Ring roads of the future in an urban context
Electric cars that require charging and autonomous cars that can be summoned to take you from A to B. How do you take these future challenges into account in spatial planning? And what will Dutch roads and the living environment look like in 2030? In February 2016, the Professional Association of Dutch Architect's Agencies (Branchevereniging Nederlandse Architectenbureaus, BNA) and TU Delft launched a design initiative inviting design teams and the municipalities of Amsterdam, Rotterdam and Utrecht to examine five ring road locations in the respective cities. On Wednesday 15 February 2017, the resulting visions were presented at TU Delft in a new book entitled motorway x City.
In order to improve the connection between the city and motorways, and thereby improve liveability, space usage and accessibility, seven multidisciplinary design teams set to work developing visions for five ring road locations: Amsterdam Lelylaan, Amsterdam Gooiseweg, Utrecht Science Park, Rotterdam A20 and Rotterdam A13. Each team included at least one architect, landscape architect, urban planner and traffic expert from various architect's and consultancy agencies.
Roads of all types and sizes
In parallel with the design team's activities, TU Delft organised a range of education and research activities. These included a research project into the generic aspects of ring roads and the built environment. Hans de Boer, TU Delft Project Manager: 'Fransje Hooimeijer and her colleagues from the Faculty of Architecture and the Built Environment looked at the impact of future types of mobility on five types of ring road: at ground level, raised road, raised road on columns, raised road with ditch and road with ditch. They also examined how these changes would impact the neighbourhoods characterised by the 1950s (reconstruction era), the 1970s ('cauliflower' neighbourhoods, with a tree-like layout) and the 1990s (VINEX neighbourhoods, in large outer city areas). Filip Geerts explored how the road situation will change with the advent of autonomous cars (the line: the cross-section of a motorway). For example, additional space will be created adjacent to roads, because fewer traffic systems will be required. Roberto Cavallo, Valentina Ciccotosto and Manuela Triggianese focused on the space where the motorway and city meet, such as park & rides, in a historical context of technological developments, infrastructure and architecture.
Electric car charging and parking
In order to develop concrete recommendations for the future, several expert meetings were organised for the design teams and the students involved. The Netherlands Institute for Transport Policy Analysis (KiM) presented a scenario study for self-driving cars. Within TU Delft, Dimitris Milakis from the Faculty of Civil Engineering and Geosciences is studying the potential impact of self-driving cars on road capacity, car ownership and how people choose to travel. The research of Riender Happee, from the Faculty of Mechanical, Maritime and Materials Engineering, focuses on cars that drive autonomously using cameras and sensors, human-machine interaction and the interaction between autonomous vehicles and vulnerable road users. Hans de Boer: 'These academic insights, the expertise of the agencies and the expertise of the involved municipalities and regional branches of Rijkswaterstaat regarding motorways in the urban context all help to accelerate the production of compelling ideas. For example, autonomous cars could be parked under a road raised on columns, while electric cars could be charged at park & ride locations. For example, their use as a traffic junction will intensify as people will be able to switch easily from the autonomous car to the autonomous bus, such as a WEpod'.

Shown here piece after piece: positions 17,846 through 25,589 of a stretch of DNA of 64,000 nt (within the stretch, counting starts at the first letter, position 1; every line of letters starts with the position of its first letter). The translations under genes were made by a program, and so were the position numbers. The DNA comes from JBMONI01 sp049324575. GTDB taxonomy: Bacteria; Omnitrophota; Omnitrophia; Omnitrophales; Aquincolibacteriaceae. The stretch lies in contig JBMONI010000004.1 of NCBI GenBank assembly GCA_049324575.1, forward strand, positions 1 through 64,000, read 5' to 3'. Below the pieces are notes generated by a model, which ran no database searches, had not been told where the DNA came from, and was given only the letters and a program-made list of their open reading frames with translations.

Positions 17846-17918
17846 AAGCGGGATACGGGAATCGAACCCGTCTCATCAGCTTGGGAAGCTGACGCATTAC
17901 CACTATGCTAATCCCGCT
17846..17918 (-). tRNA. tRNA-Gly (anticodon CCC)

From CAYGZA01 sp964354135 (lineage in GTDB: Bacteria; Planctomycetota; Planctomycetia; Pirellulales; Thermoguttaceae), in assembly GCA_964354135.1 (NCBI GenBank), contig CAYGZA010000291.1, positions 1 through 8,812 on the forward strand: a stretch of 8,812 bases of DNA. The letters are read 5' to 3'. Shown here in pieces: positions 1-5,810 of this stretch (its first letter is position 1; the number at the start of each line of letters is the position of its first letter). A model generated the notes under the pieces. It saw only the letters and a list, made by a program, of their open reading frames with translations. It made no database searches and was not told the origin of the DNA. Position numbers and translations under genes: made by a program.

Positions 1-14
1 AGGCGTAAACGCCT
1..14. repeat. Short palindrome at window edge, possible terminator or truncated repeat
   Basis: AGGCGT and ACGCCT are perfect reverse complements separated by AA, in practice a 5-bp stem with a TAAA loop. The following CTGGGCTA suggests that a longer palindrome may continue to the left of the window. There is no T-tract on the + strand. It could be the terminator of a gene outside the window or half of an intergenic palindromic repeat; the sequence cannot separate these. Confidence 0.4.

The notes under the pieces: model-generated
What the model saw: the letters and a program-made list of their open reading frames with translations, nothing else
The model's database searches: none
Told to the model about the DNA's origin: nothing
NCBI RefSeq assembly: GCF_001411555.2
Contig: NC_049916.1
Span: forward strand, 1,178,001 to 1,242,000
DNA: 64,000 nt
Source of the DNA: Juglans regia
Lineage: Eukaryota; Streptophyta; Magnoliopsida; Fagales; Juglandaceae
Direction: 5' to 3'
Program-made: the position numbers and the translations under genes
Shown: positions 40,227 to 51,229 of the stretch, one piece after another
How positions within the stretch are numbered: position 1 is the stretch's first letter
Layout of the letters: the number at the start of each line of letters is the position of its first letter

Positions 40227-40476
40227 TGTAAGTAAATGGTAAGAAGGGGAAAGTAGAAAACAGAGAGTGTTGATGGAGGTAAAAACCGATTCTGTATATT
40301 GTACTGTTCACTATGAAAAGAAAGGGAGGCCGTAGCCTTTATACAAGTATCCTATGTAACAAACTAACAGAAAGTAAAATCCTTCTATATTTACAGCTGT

The study has not only contributed to a vision for the future and a strategy for how to apply this vision, it also resulted in a new working method. Hans de Boer: 'By closely examining the locations together in this way, municipalities and the regional branches of Rijkswaterstaat can identify opportunities to make short-term adjustments, and to include these in maintenance programmes. Consider, for example, improving bicycle access to the residential areas located between the A20 motorway and De Rotte river. By working together, the parties involved will be able to view the motorway in an urban context, and to make optimal use of the space. This is of particular interest to the Ministry of Infrastructure and the Environment, which was also involved in this study. With this book, which is being published in both Dutch and English, we would like to share the acquired insights and working method with other European ministries of infrastructure and the environment (Rijkswaterstaat in Dutch). These ministries have joined forces in the Networking for Urban Vitality joint venture, within which the Dutch Rijkswaterstaat is also an active partner'.